Gavin Wray

Refactoring a Hugo theme's stylesheet

I moved this blog from WordPress to Hugo in December 2017 to learn about static site generators and to practise maintaining a site using modern processes like Git. I chose the Future Imperfect theme as a foundation and put my own styles in add-on.css, which takes precedence over the theme’s stylesheet main.css.

Override stylesheets are useful. You can restyle elements of a theme yet leave the core styles such as layout and typography intact. When a new version of the core stylesheet is available, you can upgrade a theme without affecting your override stylesheet.

Over time though, override stylesheets can bloat. Four months after switching to Hugo, I reached a tipping point. Battling precedence conflicts and unwanted cascades between add-on.css and main.css took too much time. I wanted a tidy, maintainable theme and to commit more time to blogging.


Refactoring a theme can be a scary, significant undertaking. main.css has 2,500 lines while my add-on.css has reached 1,000 lines.

As well as merging these stylesheets into one file, I wanted to edit other parts of the theme, which is written in the Go language. I’m no programmer. I scrape through by reading manuals or trial and error.

Two things gave me the confidence to jump in:

  • A day of front-end web development training (and the prep work) by Mat Mannion. He encouraged me to think more like a developer and “to get more into a mindset of building a house than painting a wall”
  • Adam Silver’s book MaintainableCSS, which has principles and practical examples of how to write modular and maintainable CSS


Before writing a line of CSS, I decided on three principles:

  1. Design for small screens first and progressively add style for wider breakpoints. This meant inverting main.css’s large-screen-first-then-down structure of media queries.
  2. Write in LESS instead of CSS to take advantage of variables and to be more efficient.
  3. Define a new typography scheme with a larger base font size, and vertical rhythm and spacing based on ems.

Responsive breakpoints

I prefer names related to scales rather than devices such as -tablet or -mobile. At the top of main.less, I defined breakpoint variable names inspired by T-shirt sizes:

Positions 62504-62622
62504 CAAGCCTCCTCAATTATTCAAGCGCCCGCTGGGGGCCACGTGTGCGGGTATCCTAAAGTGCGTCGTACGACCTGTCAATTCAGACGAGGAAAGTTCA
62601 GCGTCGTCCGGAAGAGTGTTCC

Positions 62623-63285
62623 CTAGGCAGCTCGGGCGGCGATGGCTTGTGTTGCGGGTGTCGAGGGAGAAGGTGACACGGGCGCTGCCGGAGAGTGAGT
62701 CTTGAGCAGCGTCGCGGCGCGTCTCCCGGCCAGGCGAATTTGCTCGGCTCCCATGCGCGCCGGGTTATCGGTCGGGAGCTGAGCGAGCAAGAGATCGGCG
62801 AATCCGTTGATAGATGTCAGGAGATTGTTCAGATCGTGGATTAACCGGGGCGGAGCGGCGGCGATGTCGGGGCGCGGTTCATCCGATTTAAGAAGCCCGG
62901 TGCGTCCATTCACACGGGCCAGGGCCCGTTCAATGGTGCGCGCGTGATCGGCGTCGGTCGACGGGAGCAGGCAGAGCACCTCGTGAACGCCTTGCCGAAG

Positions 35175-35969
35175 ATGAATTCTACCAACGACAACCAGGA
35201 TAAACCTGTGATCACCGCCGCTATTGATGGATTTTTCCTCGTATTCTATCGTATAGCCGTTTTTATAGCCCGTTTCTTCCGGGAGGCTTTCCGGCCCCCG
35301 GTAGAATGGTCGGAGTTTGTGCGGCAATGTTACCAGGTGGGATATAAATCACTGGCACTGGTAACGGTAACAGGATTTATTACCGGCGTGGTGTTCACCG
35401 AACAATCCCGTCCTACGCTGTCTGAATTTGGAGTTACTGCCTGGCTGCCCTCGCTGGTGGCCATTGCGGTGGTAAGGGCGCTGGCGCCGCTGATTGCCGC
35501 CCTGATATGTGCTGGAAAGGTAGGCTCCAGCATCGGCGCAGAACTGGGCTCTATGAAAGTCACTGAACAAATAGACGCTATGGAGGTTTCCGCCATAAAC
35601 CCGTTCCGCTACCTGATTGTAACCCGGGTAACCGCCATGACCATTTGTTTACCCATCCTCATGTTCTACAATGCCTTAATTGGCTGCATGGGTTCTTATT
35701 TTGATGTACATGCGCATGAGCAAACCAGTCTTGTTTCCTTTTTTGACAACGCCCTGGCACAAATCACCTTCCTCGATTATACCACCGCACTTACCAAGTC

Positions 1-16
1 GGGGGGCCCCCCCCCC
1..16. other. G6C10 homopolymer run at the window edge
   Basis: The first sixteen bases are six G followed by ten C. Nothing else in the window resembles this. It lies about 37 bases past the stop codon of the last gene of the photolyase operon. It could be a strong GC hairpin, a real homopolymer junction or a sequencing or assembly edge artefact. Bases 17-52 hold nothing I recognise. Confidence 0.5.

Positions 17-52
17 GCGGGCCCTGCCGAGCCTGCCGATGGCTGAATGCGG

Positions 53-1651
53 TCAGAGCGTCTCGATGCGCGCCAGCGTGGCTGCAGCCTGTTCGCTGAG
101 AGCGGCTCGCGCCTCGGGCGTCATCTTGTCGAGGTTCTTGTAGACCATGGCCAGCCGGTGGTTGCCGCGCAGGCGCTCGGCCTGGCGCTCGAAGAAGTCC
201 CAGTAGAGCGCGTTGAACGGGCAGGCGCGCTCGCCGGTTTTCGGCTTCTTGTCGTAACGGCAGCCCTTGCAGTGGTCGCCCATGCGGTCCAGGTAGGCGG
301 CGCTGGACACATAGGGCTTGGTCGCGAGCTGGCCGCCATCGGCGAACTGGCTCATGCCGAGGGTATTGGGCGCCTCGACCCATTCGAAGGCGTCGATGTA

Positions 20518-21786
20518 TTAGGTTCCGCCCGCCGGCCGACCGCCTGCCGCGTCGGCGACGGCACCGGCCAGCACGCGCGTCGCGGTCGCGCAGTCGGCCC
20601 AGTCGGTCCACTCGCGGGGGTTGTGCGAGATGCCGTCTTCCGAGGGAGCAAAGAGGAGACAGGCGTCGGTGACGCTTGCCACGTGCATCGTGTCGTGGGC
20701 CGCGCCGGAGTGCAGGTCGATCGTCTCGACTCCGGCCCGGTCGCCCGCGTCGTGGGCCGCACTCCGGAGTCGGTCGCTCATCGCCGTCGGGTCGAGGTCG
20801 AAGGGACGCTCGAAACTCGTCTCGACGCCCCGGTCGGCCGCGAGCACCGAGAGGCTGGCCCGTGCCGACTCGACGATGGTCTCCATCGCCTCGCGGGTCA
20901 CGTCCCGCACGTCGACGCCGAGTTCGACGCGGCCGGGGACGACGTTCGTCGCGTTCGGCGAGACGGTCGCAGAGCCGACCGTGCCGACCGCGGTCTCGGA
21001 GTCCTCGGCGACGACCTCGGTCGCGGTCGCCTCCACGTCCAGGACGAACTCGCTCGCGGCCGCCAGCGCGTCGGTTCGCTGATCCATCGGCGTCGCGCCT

@screen-xxl-min: 1680px;
@screen-xl-max: 1679px;
@screen-xl-min: 1280px;
@screen-l-max: 1279px;
@screen-l-min: 980px;
@screen-m-max: 979px;
@screen-m-min: 736px;
@screen-s-max: 735px;
@screen-s-min: 480px;

Colour palette

At the top of main.less, I defined colour variables with names prefixed with gw-. This helps me search for instances of the colour classes I use throughout the stylesheet. It also makes changing the whole site palette a swift task.

@gw-green-mid: #2ab7ca;
@gw-green-dark: #1b7581;
@gw-green-light: #def2f4;
@gw-grey-dark: #3b4045;
@gw-grey-mid: #d2d2d5;
@gw-grey-light: #edeeef;
@gw-white: #fcfcfc;

Stating the colour in the class name conflicts with the HTML5 spec, which Adam Silver quotes in his chapter on semantics:

“… authors are encouraged to use values that describe the nature of the content, rather than values that describe the desired presentation of the content.”

I could use @gw-colour-mid, for example. In this instance though, as it’s only me maintaining the stylesheet, I chose a variable name that’s semantic to me.


I reset the base font size to 16px for small devices and 20px for larger screens. The type scale is 1.200 Minor Third:

Font sizes for body text and headings

I optimised the post content’s line length to maintain readability, and left- and right-hand white space, across all screen widths. The stylesheet has a lot of media queries to ensure a line length between 45 and 90 characters. The weighty, repetitive code is worth it though. For a succinct explanation, see Matthew Butterick’s Practical Typography.

Mini map

To help write the new stylesheet and tick off sections of main.css and add-on.css as I merged them, I used a mini map with TODO: comments at the top of main.less. The map outlines the stylesheet structure:

- Palette variables
- Breakpoint variables
- Reset
- Type
- Wrapper
- Header
    - Menu
    - Search
- Main layout
- Category list
- Portfolio list
- Post
- Sidebar
- Social share buttons
- Footer

The structure of the stylesheet matches how I look at a site design, interpret the main elements and decide what order to do the work:

  • colour palette
  • responsive breakpoints
  • typography
  • main layout
  • content
  • footer

It’s easy to go down a rabbit hole when styling the content so I try to focus on styling elements from left to right, top to bottom:

Eye tracking across a page layout

When I get stuck or take a break, I leave TODO: comments in main.less. Wayou Liu’s TODO Highlight extension for Visual Studio Code helps me see these:

Highlighted comment in Visual Studio Code

Searching the theme for TODO helps me find any parts I may have forgotten about.

Compiling LESS to CSS

I’m using Koala to watch for changes to main.less and compile it to the theme’s main.css. Using an app outside of the Hugo build and deploy process is not best practice though. I should work out how to include preprocessing and compiling as part of the Hugo site build. That’s some chunky learning for another day.

For now, I have one maintainable stylesheet for the theme, a responsive mobile-first implementation and a clean visual aesthetic based on solid typography. The original 3,500 lines of CSS are a more manageable 2,000 lines of LESS.

Time for a brew.

Content © 2021 Gavin Wray
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